Opinion Print

Letter From The Editor: I Am You

Letter From The Editor —

I Am You.

This issue is an important one for me.

Representation in media, politics, business, and popular culture is vital. It has the power to completely change people’s lives. If we don’t ever see ourselves reflected in anything beyond the mirror, how are we supposed to believe that our dreams can be anything more than just a dream?

Here at the magazine, we set out to create a media platform that was different from our contemporaries at the time (and even still today.) We wanted to create a place that served as an accurate representation of Canada, of the world we live in. Imagine that: a publication that aims to showcase the very people in its community. How novel.

I Am You.

This issue is an important one for me.

Representation in media, politics, business, and popular culture is vital. It has the power to completely change people’s lives. If we don’t ever see ourselves reflected in anything beyond the mirror, how are we supposed to believe that our dreams can be anything more than just a dream?

Here at the magazine, we set out to create a media platform that was different from our contemporaries at the time (and even still today.) We wanted to create a place that served as an accurate representation of Canada, of the world we live in. Imagine that: a publication that aims to showcase the very people in its community. How novel.

Growing up, I didn’t see people like me represented in media or popular culture..

Well, none outside of a crude caricature. None outside of “oriental” exoticism, which society used (and still uses) to blanket an entire continent of diverse cultures into one stereotypical identity. None that didn’t use my culture as a token to cash in for cheap thrills. Imagine the kind of impact that has on a young child. That your worth to society is only in your otherness, or to serve others. Maybe at best, to be the supporting role in another person’s journey to self-actualization. When you are repeatedly fed these messages during your formative years you don’t even dare to dream about being on the cover of a magazine or lead a major movie franchise. Sadly, the majority of you reading this may already understand this experience quite well.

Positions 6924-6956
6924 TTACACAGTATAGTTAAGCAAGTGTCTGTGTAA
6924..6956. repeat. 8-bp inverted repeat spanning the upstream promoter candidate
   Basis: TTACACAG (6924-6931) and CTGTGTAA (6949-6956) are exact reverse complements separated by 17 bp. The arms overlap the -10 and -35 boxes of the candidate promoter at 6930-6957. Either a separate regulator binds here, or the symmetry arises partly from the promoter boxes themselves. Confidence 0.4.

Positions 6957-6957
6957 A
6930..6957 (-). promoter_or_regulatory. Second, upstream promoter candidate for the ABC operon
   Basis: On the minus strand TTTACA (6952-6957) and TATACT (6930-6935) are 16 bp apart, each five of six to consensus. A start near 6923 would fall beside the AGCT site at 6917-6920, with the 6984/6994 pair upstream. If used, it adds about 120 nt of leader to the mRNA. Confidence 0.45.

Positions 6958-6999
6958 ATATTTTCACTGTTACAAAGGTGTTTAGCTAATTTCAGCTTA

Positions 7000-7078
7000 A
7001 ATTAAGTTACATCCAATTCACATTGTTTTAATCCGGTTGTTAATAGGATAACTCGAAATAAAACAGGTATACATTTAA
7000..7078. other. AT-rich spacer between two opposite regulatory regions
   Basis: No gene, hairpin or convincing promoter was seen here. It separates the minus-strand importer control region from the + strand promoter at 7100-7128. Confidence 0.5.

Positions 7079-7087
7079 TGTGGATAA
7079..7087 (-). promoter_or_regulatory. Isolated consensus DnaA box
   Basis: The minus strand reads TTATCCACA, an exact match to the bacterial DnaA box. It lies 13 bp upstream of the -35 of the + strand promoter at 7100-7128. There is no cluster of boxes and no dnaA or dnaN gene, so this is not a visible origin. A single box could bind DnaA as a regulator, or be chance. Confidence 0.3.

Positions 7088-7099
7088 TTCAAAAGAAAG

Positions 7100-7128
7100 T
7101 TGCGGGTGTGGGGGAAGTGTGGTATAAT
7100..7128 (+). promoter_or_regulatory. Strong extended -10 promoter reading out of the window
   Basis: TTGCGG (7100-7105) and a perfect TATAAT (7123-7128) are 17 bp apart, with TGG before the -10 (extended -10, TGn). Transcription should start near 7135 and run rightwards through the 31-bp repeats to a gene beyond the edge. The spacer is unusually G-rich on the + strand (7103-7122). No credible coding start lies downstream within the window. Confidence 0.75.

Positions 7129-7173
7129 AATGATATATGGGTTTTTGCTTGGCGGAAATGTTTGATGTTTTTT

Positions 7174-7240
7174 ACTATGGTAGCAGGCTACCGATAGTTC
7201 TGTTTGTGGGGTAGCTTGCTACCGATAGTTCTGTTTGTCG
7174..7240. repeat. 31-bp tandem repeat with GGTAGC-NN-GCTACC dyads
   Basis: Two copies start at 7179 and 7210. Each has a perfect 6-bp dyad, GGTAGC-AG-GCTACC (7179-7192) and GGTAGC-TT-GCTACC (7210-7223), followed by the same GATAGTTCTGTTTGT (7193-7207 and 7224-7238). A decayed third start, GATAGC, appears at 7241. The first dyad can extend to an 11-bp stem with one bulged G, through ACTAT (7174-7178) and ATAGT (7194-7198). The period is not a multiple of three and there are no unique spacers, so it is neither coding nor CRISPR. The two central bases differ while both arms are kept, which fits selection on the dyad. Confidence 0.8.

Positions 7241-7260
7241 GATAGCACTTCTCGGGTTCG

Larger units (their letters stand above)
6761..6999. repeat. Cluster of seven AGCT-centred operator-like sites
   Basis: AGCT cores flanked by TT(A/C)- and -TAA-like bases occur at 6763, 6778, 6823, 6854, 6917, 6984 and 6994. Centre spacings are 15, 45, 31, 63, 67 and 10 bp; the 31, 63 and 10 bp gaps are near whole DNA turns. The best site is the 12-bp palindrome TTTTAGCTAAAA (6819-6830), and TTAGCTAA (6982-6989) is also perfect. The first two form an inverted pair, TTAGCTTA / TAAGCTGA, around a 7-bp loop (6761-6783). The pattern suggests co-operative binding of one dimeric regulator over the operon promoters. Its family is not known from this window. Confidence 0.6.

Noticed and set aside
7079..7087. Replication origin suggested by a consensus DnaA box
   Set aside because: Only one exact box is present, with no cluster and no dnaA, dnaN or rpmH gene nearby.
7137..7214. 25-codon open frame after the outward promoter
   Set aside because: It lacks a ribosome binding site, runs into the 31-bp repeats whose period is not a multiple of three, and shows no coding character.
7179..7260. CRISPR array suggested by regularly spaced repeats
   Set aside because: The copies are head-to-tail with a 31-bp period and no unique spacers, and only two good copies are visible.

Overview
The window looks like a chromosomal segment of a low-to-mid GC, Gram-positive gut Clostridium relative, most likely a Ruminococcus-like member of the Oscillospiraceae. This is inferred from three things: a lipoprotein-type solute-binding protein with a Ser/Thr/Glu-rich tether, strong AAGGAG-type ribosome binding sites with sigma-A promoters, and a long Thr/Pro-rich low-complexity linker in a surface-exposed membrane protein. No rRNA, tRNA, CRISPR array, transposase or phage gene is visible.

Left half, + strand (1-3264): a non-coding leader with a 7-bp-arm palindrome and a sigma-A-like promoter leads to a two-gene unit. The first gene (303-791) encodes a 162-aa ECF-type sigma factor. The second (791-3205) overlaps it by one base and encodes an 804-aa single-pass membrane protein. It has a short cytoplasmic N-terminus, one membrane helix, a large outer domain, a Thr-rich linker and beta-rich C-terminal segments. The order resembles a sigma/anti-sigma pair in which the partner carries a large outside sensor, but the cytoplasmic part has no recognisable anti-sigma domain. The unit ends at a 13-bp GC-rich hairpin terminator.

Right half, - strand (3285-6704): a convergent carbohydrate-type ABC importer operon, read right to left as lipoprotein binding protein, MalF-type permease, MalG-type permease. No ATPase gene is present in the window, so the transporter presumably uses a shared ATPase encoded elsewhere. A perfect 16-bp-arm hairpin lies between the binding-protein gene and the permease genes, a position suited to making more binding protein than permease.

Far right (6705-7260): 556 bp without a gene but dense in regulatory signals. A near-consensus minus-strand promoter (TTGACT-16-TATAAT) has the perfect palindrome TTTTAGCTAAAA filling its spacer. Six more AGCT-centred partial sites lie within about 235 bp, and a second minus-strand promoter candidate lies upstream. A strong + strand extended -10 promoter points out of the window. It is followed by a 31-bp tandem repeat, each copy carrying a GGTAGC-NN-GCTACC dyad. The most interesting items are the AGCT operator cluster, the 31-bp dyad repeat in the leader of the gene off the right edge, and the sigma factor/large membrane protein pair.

Placing Simu Liu on our cover was a very conscious decision for us. And also a personal one for me. The Canadian actor is about to step onto the largest stage of his life, having been recently cast as Marvel’s first Asian superhero in the upcoming movie, Shang-Chi and the Legend of the Ten Rings. His casting is larger than him.

It means the narrative around Asian culture can finally progress.

It means more Asian-led movies and magazine covers. More Asian heroes, politicians, comedians, action figures, and even just simple storylines around everyday people that also happen to be Asian. In a larger context, it means more diversity and inclusion. 

To put someone like Liu — someone like me — on our cover is momentous. To be in a position where we have the ability to make that decision and reframe the narrative around minority communities is deeply meaningful. We understand that we have the power to reframe perspectives. More importantly, that we have a responsibility to do so. We are not simply adding new seats to the table. We’re building a damn new boardroom. 

If you’re reading this, just know that this is a mantle that we wholeheartedly embrace and continue to fight for. Consider this my personal promise to you: for as long as my voice has any weight, we will continue to champion diversity and inclusivity in all its glorious beauty. We will push to share the stories of people from all walks of life and reinforce the idea that “success” comes in many packages.

I see you. I hear you. I am you.